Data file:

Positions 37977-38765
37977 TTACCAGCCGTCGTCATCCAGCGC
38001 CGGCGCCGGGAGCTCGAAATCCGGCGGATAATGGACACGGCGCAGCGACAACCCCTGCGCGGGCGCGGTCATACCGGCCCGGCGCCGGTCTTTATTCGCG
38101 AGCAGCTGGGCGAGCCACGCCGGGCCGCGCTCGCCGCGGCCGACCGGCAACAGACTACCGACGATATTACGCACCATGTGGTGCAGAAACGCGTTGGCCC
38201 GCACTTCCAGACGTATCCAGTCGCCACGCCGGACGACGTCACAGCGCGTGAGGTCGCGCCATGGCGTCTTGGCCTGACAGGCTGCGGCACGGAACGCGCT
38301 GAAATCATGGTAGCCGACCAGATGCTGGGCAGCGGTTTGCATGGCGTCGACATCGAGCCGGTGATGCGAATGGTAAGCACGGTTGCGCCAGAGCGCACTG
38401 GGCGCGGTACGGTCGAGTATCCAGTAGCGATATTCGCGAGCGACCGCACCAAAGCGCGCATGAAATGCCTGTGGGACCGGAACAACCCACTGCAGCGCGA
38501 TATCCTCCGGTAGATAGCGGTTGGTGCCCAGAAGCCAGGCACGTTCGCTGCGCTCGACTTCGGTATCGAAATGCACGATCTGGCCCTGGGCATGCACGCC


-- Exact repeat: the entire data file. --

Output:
Positions 37977-38765
37977 TTACCAGCCGTCGTCATCCAGCGC
38001 CGGCGCCGGGAGCTCGAAATCCGGCGGATAATGGACACGGCGCAGCGACAACCCCTGCGCGGGCGCGGTCATACCGGCCCGGCGCCGGTCTTTATTCGCG
38101 AGCAGCTGGGCGAGCCACGCCGGGCCGCGCTCGCCGCGGCCGACCGGCAACAGACTACCGACGATATTACGCACCATGTGGTGCAGAAACGCGTTGGCCC
38201 GCACTTCCAGACGTATCCAGTCGCCACGCCGGACGACGTCACAGCGCGTGAGGTCGCGCCATGGCGTCTTGGCCTGACAGGCTGCGGCACGGAACGCGCT
38301 GAAATCATGGTAGCCGACCAGATGCTGGGCAGCGGTTTGCATGGCGTCGACATCGAGCCGGTGATGCGAATGGTAAGCACGGTTGCGCCAGAGCGCACTG
38401 GGCGCGGTACGGTCGAGTATCCAGTAGCGATATTCGCGAGCGACCGCACCAAAGCGCGCATGAAATGCCTGTGGGACCGGAACAACCCACTGCAGCGCGA
38501 TATCCTCCGGTAGATAGCGGTTGGTGCCCAGAAGCCAGGCACGTTCGCTGCGCTCGACTTCGGTATCGAAATGCACGATCTGGCCCTGGGCATGCACGCC